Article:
We want you to understand the positives, but also the limitations of using our site. We operate in a journalistic manner and therefore all information, guidance or suggestions provided are intended to be general in nature, and you should not rely on any of the information on the site in connection with the making of any financial decision.

When we set out to build Rest Less Money, we wanted to be a trusted place where you could find helpful information about financial matters affecting the over 50s. As a free to use resource, we try hard to provide the best information we can, but we cannot guarantee that we won’t occasionally make mistakes. So please note that you use the information on our site at your own risk, and we can’t accept liability if things go wrong.

Key things to remember when using Rest Less Money:

We do not offer financial advice – As a journalistic site, it’s important to know that we do not provide financial advice. You should always do your own research before choosing any financial product so that you can be certain it is right for you and your specific circumstances. If you are in any doubt, please seek professional financial advice from a regulated financial advisor.

No Liability – please note that you use the information on Rest Less Money at your own risk and we can’t accept liability for how you choose to use the information given on our site. We will often provide links to content or products and services available on other third-party websites. These are provided purely for your convenience and we cannot be held responsible for any content, or any of the products and services offered on any website that we link to.

 

Accuracy of Information – We try to make sure that all the information provided on Rest Less Money is correct at the time of publishing as we want it to be the most helpful resource possible. Sadly, we are not perfect however, and so we can make no guarantees as to the completeness, accuracy, adequacy or suitability of the information available on the site.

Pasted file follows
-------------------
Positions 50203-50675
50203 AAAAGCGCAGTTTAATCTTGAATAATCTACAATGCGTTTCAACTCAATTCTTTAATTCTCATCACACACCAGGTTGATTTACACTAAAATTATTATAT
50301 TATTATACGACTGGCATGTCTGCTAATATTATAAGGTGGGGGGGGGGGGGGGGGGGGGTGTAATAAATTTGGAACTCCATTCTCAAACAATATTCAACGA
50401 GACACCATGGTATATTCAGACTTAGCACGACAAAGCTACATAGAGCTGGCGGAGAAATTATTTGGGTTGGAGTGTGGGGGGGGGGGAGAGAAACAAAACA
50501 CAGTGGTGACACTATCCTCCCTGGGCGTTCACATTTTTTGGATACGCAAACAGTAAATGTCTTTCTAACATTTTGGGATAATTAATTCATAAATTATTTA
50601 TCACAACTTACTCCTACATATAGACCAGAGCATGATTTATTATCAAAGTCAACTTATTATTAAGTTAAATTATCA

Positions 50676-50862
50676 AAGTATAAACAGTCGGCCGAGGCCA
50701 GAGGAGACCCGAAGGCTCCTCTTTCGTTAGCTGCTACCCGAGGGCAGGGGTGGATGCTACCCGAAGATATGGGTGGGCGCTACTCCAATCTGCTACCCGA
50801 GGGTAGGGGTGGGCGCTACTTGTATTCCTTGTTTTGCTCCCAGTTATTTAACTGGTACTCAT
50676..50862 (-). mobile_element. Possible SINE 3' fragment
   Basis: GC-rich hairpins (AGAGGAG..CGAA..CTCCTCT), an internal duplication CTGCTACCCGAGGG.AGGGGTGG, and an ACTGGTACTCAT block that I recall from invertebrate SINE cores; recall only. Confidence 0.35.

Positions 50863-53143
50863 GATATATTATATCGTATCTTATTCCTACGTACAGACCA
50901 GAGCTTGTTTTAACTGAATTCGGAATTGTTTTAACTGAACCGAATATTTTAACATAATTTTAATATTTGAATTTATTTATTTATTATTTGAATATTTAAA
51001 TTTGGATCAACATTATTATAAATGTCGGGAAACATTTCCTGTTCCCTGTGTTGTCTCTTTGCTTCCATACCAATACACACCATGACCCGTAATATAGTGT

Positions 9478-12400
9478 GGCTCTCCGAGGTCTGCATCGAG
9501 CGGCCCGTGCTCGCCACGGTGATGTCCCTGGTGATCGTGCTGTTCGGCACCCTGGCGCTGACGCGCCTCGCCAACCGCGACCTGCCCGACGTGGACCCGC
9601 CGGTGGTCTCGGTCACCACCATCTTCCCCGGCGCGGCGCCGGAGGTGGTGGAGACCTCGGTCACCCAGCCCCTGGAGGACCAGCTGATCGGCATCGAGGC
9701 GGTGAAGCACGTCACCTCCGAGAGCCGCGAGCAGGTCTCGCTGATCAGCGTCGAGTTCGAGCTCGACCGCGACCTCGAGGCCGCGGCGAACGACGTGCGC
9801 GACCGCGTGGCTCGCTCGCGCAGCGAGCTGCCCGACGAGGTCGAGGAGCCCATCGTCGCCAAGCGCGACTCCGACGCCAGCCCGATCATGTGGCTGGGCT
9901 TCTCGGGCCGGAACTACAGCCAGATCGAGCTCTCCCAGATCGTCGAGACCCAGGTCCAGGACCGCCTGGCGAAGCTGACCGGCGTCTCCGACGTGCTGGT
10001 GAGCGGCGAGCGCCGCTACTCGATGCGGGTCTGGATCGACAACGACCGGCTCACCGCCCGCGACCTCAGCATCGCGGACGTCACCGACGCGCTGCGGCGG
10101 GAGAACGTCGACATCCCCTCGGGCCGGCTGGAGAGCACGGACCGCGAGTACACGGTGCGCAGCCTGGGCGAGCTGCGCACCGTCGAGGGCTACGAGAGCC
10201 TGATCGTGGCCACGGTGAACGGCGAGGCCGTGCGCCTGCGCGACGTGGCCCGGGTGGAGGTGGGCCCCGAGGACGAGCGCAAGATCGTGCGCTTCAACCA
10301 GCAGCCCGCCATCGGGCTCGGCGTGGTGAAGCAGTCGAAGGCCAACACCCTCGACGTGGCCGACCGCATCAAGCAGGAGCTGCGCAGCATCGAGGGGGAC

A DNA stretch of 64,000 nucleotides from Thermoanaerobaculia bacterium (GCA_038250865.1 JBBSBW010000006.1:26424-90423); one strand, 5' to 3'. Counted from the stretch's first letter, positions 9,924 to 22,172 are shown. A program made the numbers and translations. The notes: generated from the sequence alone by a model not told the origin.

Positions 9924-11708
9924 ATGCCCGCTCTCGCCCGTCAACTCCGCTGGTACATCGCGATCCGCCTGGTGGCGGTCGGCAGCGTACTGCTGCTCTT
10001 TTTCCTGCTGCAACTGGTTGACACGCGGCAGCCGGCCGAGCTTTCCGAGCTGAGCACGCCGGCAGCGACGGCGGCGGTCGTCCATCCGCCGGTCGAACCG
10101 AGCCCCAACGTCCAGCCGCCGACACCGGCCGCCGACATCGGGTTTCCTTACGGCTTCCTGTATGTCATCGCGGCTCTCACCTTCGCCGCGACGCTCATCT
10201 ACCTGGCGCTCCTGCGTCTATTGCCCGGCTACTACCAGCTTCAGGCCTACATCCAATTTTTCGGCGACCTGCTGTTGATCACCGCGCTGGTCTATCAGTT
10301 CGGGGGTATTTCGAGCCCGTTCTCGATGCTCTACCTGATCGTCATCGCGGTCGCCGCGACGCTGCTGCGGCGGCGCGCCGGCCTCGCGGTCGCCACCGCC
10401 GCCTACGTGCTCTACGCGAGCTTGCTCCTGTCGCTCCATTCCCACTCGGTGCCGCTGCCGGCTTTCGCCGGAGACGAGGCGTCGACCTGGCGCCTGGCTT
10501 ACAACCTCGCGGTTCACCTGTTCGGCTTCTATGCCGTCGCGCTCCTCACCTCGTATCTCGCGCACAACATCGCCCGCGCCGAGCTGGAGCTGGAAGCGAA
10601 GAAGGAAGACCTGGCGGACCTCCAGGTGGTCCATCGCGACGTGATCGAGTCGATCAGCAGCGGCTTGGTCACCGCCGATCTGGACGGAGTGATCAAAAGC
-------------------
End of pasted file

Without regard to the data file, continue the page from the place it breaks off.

Whilst we work hard to try and provide accurate information, deals and prices can change, so whilst they may be correct at the time of writing, providers may subsequently decide to alter them later – so always double check first.

A final note on the Rest Less Community Forums – always remember that anyone can post their opinion on the Rest Less Community Forums, so it can be very different from our own opinion and may not be factual or well researched. Always be wary of any content posted on the forums and be sure to do your own research and due diligence on anything suggested. 

We hope you find Rest Less Money a useful resource and we would welcome your feedback at [email protected] on how to make it even better. For more information on any of the above you can read our full terms and conditions.

Some important information about Rest Less Money

We want you to understand the positives, but also the limitations of using our site. We operate in a journalistic manner and therefore all information, guidance or suggestions provided are intended to be general in nature, and you should not rely on any of the information on the site in connection with the making of any financial decision.

When we set out to build Rest Less Money, we wanted to be a trusted place where you could find helpful information about financial matters affecting the over 50s. As a free to use resource, we try hard to provide the best information we can, but we cannot guarantee that we won’t occasionally make mistakes. So please note that you use the information on our site at your own risk, and we can’t accept liability if things go wrong.

Key things to remember when using Rest Less Money:

We do not offer financial advice – As a journalistic site, it’s important to know that we do not provide financial advice. You should always do your own research before choosing any financial product so that you can be certain it is right for you and your specific circumstances. If you are in any doubt, please seek professional financial advice from a regulated financial advisor.

No Liability – please note that you use the information on Rest Less Money at your own risk and we can’t accept liability for how you choose to use the information given on our site. We will often provide links to content or products and services available on other third-party websites. These are provided purely for your convenience and we cannot be held responsible for any content, or any of the products and services offered on any website that we link to.

 

Accuracy of Information – We try to make sure that all the information provided on Rest Less Money is correct at the time of publishing as we want it to be the most helpful resource possible. Sadly, we are not perfect however, and so we can make no guarantees as to the completeness, accuracy, adequacy or suitability of the information available on the site.
Whilst we work hard to try and provide accurate information, deals and prices can change, so whilst they may be correct at the time of writing, providers may subsequently decide to alter them later – so always double check first.

A final note on the Rest Less Community Forums – always remember that anyone can post their opinion on the Rest Less Community Forums, so it can be very different from our own opinion and may not be factual or well researched. Always be wary of any content posted on the forums and be sure to do your own research and due diligence on anything suggested. 

We hope you find Rest Less Money a useful resource and we would welcome your feedback at [email protected] on how to make it even better. For more information on any of the above you can read our full terms and conditions.